That’s always hard, isn’t it? In terms of writing copy, I find it easier to start with headings, make a list of bullet points and then get them into the right order before expanding them into paragraphs.

      Reply
  2. Katie Horrocks

    Thank you for sharing. Just where I am at.

    Reply
  3. Mike

    Thanks for the useful post! I’d love to know how I can plan out the order of sections and info that I display on my website.

    What I mean is, how can I figure out what’s the most effective order in which to guide a user through my website content.

    Reply
    • Melissa Love

      This is a GREAT question. I like to divide my information into 4 sections – arrival (home page usually), information (about you, FAQ, pricing etc), evidence (galleries, projects, testimonials) and then action (contact, blog, social media feeds). When you’re planning your site, try not to get too hung up on pages. Start by making bullet points under those sections, expand into paragraphs, arrange in order of important, and then assign to pages.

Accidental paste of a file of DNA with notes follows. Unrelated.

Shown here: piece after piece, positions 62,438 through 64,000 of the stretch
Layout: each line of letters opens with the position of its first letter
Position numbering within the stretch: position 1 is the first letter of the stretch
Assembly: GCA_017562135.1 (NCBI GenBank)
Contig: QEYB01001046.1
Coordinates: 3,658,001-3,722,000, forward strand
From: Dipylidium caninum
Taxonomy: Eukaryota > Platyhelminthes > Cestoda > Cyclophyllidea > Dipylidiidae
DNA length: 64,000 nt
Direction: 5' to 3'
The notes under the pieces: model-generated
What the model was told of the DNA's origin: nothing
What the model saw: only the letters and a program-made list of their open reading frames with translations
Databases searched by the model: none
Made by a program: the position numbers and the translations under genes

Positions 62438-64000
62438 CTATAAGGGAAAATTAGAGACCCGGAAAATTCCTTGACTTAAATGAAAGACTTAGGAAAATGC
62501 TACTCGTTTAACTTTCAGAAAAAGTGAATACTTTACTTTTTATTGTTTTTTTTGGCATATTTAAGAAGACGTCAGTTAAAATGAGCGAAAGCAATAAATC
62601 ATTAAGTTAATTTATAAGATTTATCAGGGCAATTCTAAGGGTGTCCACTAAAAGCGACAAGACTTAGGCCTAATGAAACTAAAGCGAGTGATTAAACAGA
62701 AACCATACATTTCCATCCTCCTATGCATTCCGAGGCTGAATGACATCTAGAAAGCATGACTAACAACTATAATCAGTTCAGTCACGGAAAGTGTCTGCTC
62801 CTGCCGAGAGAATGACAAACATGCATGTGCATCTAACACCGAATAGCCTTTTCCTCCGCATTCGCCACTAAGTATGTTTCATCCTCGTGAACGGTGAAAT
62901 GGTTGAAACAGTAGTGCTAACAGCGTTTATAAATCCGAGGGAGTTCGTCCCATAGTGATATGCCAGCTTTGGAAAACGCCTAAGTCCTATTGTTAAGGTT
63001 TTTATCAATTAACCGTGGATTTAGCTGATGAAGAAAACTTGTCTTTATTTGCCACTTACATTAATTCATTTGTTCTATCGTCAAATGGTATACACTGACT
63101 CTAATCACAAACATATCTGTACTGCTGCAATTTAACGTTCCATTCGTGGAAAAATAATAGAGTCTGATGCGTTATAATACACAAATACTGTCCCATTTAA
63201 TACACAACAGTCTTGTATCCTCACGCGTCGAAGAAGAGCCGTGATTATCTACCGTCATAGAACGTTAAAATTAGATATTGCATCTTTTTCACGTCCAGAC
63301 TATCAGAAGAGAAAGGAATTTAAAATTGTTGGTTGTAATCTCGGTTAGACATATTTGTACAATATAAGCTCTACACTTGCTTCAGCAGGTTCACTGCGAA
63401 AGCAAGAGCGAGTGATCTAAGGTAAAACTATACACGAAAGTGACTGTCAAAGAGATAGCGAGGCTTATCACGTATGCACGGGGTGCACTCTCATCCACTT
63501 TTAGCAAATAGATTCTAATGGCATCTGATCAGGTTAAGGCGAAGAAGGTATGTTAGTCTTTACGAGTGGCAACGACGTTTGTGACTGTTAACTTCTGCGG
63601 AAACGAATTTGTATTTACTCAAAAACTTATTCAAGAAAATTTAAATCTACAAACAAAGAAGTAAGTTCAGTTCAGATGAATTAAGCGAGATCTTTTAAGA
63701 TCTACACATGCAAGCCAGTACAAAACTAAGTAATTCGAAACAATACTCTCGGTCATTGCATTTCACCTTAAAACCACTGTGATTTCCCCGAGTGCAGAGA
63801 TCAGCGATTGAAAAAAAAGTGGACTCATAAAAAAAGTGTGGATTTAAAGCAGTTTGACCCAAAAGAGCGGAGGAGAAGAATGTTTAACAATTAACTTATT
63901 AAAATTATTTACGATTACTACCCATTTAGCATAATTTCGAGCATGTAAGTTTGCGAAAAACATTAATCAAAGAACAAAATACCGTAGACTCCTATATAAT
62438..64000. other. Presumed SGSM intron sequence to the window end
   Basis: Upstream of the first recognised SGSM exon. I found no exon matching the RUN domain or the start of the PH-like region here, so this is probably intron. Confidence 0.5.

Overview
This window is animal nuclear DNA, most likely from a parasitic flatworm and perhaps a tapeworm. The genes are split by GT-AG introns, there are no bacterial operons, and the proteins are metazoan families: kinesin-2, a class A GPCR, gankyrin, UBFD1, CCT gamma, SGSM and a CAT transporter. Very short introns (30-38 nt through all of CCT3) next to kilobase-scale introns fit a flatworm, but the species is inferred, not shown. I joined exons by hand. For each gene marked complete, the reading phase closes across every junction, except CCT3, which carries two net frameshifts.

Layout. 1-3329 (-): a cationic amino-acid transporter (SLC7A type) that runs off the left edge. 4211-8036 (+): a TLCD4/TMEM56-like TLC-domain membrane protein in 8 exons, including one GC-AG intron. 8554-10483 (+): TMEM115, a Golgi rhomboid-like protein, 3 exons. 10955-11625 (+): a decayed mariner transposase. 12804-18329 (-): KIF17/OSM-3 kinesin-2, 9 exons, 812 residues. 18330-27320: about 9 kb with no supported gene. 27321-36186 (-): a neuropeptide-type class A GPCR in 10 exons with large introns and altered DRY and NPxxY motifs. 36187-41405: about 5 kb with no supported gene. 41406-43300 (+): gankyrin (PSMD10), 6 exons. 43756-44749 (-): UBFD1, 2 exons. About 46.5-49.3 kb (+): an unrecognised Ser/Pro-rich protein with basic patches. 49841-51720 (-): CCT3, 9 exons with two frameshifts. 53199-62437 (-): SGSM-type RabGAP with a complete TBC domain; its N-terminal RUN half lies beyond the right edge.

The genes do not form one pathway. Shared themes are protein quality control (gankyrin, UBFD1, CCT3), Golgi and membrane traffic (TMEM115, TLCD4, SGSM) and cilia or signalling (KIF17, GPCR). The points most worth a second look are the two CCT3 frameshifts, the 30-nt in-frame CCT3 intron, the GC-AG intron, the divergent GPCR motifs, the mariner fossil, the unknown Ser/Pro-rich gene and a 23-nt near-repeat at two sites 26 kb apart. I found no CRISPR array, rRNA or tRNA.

Reply
  4. Bill

    DON’T GO BRAND SHOPPING.

    I can’t finish a my site without redesigning it before I’m done with the first try. And my first site using Divi, is just a showcase site of all the great sites I’ve bookmarked. I come across a good one and oh boy, gotta start redesign like that one.

    Reply
    • Melissa Love

      It’s really hard not to have your head turned, isn’t it? I do find creating a brand guide really helpful.

      Reply
  5. Sharon

    It says I can’t view your video (which I really want to do) because of privacy settings. Is that something specific to me and my Mac, or something to do with being in Oz? Or something else?

    Do you perhaps have this elsewhere like a YouTube channel?

    Many thanks, Sharon

    (PS I was up bright and early for your webinar this AM and LOVED it!)

    Reply
    • Melissa Love

      All fixed!

      Reply
  6. Natalie

    Melissa, please tell me how you managed to make the BLOG page of your site have the READ MORE button and get it to be so organized in DIVI. I can’t manage to do my blog like this and I do use Divi as well.
    This post though – gold mine to me.
    Sending lots of good vibes to you!

    Reply